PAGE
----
This brings me to the rest of the episode, which is a hodgepodge of story developments that mostly reinforce how much of a waste of time the rest of the season was. The only function of Frank’s story in the grand scheme of things was that his misadventures with Faye mean he’s in possession of a classic car for Liam to gift to Ian and Mickey as a honeymoon ride. Kev and Veronica’s tomfoolery entirely dissolves once Kev starts a successful Keg Exercise gym overnight, apparently so he could afford an engagement ring despite the season having mostly no interest in their marital status or relationship up until this point. Julia continues to stick around like a regular Kassidi, inexplicably showing up at the wedding and then pairing off with Carl because it’s not like his garbage story (both a technical description and a subjective evaluation) has anywhere to go. And while the episode ends with Debbie on the run (again, missing multiple toes) from the cops after being charged with statuatory rape, that didn’t feel like a culmination of her story so much as an excuse to create something approaching a cliffhanger in an episode that otherwise seeks resolution (perhaps because it was possible, though unlikely, that an eleventh season might not happen).

And yet, as part of Ian and Mickey’s wedding, these characters all had a meaningful role to play in an episode that brought the entire family together. I loved the scene in the kitchen where Carl kept trying to get a beer out of the fridge, but one by one people kept taking it from him, until he finally managed to exhaust possible recipients and settle in. Debbie is actually a terrible actress, if we’re being honest, but it was still nice to see her going all-in to keep the whole “gay wedding” thing a secret. As much as it was a contrivance that Frank would get tricked by Liam into coming to the wedding, the character is always most interesting when confronted by his complicated relationship with his kids, and it would have been wrong if he was alive and not there (more on that in a bit). And sure, Kev was wrong to propose at someone else’s wedding, but they were there for the Gallaghers, and that’s really the only value of Kev and Vee given the quality of stories (and the lack of commitment to those stories) otherwise. The episode represented the kind of convergent storytelling the season otherwise avoided, which is a much more successful mode for this show even if they refuse to commit to it.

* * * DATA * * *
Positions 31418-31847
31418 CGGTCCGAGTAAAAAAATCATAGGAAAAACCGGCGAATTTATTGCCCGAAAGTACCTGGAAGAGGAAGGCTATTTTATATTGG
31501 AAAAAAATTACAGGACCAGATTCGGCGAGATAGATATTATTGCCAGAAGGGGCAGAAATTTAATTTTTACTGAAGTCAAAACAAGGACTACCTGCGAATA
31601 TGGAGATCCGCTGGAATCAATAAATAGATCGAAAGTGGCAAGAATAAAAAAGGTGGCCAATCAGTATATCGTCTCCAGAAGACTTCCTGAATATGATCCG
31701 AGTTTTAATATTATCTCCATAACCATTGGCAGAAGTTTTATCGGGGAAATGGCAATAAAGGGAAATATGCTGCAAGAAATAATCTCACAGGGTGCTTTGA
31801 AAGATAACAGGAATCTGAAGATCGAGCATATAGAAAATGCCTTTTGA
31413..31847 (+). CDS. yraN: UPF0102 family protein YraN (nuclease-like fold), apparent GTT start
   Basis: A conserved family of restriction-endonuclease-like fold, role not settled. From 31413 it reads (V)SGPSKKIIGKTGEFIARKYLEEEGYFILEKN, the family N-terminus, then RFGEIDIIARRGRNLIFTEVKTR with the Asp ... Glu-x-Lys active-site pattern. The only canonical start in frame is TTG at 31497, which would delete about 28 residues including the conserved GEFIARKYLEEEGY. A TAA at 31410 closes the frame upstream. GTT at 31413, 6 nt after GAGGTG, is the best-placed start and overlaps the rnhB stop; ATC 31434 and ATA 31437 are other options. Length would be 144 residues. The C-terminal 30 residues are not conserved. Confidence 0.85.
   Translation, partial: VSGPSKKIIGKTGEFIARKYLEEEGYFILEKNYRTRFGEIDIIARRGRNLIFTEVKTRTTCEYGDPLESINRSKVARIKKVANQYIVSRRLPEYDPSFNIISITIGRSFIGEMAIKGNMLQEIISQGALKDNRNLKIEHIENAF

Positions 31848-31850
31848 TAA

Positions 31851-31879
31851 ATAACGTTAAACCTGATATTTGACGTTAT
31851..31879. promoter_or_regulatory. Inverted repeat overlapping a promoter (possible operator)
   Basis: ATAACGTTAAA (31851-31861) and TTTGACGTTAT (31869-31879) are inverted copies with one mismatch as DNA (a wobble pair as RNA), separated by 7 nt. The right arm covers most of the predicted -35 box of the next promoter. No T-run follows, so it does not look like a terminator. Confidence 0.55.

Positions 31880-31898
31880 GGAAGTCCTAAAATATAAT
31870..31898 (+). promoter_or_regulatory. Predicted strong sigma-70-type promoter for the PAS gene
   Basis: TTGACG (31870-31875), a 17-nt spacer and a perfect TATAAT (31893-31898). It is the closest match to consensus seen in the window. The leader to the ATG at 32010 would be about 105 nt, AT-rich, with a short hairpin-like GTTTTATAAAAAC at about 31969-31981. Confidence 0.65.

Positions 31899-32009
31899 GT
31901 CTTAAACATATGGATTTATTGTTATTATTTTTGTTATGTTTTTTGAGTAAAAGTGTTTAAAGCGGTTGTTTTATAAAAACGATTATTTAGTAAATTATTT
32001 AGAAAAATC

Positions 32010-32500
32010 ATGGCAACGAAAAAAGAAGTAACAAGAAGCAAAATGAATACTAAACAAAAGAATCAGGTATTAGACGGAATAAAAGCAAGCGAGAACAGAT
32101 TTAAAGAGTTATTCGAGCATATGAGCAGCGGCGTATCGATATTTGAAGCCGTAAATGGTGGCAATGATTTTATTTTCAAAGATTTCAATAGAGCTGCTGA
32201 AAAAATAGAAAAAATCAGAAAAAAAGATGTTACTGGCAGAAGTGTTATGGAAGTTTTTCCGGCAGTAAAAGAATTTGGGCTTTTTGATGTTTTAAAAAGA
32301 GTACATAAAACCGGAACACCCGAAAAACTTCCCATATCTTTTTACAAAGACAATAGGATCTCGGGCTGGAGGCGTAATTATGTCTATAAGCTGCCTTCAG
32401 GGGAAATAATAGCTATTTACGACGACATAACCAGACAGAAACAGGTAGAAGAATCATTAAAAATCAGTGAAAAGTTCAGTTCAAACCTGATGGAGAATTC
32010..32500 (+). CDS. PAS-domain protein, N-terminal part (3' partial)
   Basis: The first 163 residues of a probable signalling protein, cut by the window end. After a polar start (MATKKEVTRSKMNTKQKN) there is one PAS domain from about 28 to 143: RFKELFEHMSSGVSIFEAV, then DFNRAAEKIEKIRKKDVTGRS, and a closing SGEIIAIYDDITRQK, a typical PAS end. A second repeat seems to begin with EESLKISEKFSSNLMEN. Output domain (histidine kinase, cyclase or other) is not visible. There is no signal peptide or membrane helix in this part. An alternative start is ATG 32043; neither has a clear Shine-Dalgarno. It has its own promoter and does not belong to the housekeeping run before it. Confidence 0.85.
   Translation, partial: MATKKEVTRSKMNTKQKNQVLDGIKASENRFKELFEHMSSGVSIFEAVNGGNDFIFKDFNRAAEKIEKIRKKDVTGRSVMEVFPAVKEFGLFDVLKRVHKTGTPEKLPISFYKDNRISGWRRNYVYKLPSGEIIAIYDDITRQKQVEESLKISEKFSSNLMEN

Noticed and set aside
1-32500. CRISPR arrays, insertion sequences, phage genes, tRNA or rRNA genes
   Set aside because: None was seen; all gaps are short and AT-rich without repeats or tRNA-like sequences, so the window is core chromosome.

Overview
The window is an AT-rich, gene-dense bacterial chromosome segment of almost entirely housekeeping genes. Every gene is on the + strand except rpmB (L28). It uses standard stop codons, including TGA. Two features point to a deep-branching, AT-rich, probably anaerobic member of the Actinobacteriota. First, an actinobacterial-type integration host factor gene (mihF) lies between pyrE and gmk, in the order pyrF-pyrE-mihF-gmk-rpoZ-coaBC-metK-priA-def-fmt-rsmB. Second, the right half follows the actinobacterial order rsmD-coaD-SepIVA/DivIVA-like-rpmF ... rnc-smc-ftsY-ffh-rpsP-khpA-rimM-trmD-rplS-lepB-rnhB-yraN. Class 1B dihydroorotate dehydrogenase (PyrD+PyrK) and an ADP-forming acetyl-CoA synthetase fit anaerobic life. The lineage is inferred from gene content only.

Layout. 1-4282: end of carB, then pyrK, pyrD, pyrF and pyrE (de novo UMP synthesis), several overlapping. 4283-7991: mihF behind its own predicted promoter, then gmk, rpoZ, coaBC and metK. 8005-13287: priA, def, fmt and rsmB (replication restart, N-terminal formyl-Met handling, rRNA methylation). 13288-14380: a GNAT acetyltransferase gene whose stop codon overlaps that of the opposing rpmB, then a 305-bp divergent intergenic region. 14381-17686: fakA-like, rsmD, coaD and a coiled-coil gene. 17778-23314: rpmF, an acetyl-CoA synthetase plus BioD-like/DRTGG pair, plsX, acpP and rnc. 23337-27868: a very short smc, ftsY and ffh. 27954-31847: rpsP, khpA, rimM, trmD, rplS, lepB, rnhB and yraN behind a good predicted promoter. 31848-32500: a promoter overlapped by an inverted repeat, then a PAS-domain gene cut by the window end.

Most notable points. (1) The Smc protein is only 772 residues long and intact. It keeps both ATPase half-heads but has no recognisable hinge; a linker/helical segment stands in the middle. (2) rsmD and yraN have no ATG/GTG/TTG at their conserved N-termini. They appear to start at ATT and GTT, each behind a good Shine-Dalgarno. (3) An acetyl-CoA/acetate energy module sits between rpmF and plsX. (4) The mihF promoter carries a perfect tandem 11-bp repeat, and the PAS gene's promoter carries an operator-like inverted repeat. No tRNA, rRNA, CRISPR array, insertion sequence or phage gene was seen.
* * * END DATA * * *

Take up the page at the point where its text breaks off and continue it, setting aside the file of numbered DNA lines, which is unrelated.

Photo: Tony Rivetti Jr. (Showtime)

But in truth, my biggest reservations about this final come from Lip’s storyline. All season, I’ve contended that Lip’s story was meaningful but in unremarkable ways, and in ways that (like everything else) struggled to reflect on the character’s history. For this reason, I should perhaps appreciate that the show pivoted to Lip’s alcoholism in the moments after Tami told him she intends to move to Milwaukee without him, but honestly this storyline makes me so angry. The show has never given a clear reason for why Lip wouldn’t communicate his concerns about moving to Milwaukee with Tami, and there has been no effort to frame those concerns in ways that tie into the character’s history. It’s just a generic sense of responsibility, which Lip has been mostly ignorant to for most of the season, and which the show has never had Lip really explain to Tami in a clear way. She loves Ian enough to show up at his wedding, but she doesn’t understand why Lip might want to be nearby to care for him and his other siblings? The show had an opportunity to explore the challenges of starting a new life when you’re tied to the past, but instead of having Lip and Tami work through this rationally they’ve just stopped them from listening to each other, creating enough confusion to foster the kind of drama that would drive Lip to drink.


And as powerful as the long shot of Lip agreeing to add rum to his coke and gulping it down is, I hate that it was used in this way. I hate that in an episode where the writers made a conscious point to have everyone ask Ian if he had taken his meds (as if the show has ever cared about that before) that no one seemed at all concerned about how Tami’s absence would affect Lip in this kind of setting. I hate that Brad, watching as his wife and sister-in-law try to destroy Lip’s life, doesn’t stop to check to make sure Lip isn’t close to falling off the wagon. And I especially hate that Tami, after seeing Lip show up at Brad’s in search of a meeting, suddenly completely changes her mind about Lip’s (insane) plan to rent(?) and fix up an old house, as though she suddenly remembered that he was an alcoholic and is no longer standing by her decision because of it. His decision to drink creates a fundamentally dramatic moment, but the way it’s positioned as a “shock” rings hollow to the truth of this family’s connection to one another, and the attempt to immediately pivot to a “happy ending” is a significant misjudgement.

Screenshot: Showtime

Put more simply, “Gallavich!” doesn’t provide any signs that Shameless understands why this season failed to generate meaningful storytelling. I don’t give the writers credit for Gallavich: they understood the story enough to deliver a set of romantic moments for fans, but their overall treatment of the story was spotty at best, and I honestly don’t want to know what the story would have looked like if the fans hadn’t been so actively emphasizing a form of accountability. Everything else, though, reiterated the show’s disinterest in returning to the core of this story. Some of this is out of their hands: Emmy Rossum’s choice to leave the show means that Ian and Mickey got married without Fiona being there, which makes no sense but is a common problem with long-running TV shows. However, the show doesn’t even bother to have her send a card, instead pretending she no longer exists like with Mickey in season six. Ian and Debbie have a conversation about how they wish Monica—drug-addicted, neglectful Monica—was there to see him married, but no discussion about Fiona? A completely random Milkovich cousin the show is pretending was intimately close to Mickey as a child got to walk Mickey down the aisle, but they couldn’t even admit that Fiona is aware this event is happening? It’s disrespectful, but it also undercuts the show’s basic thesis about the family sticking together.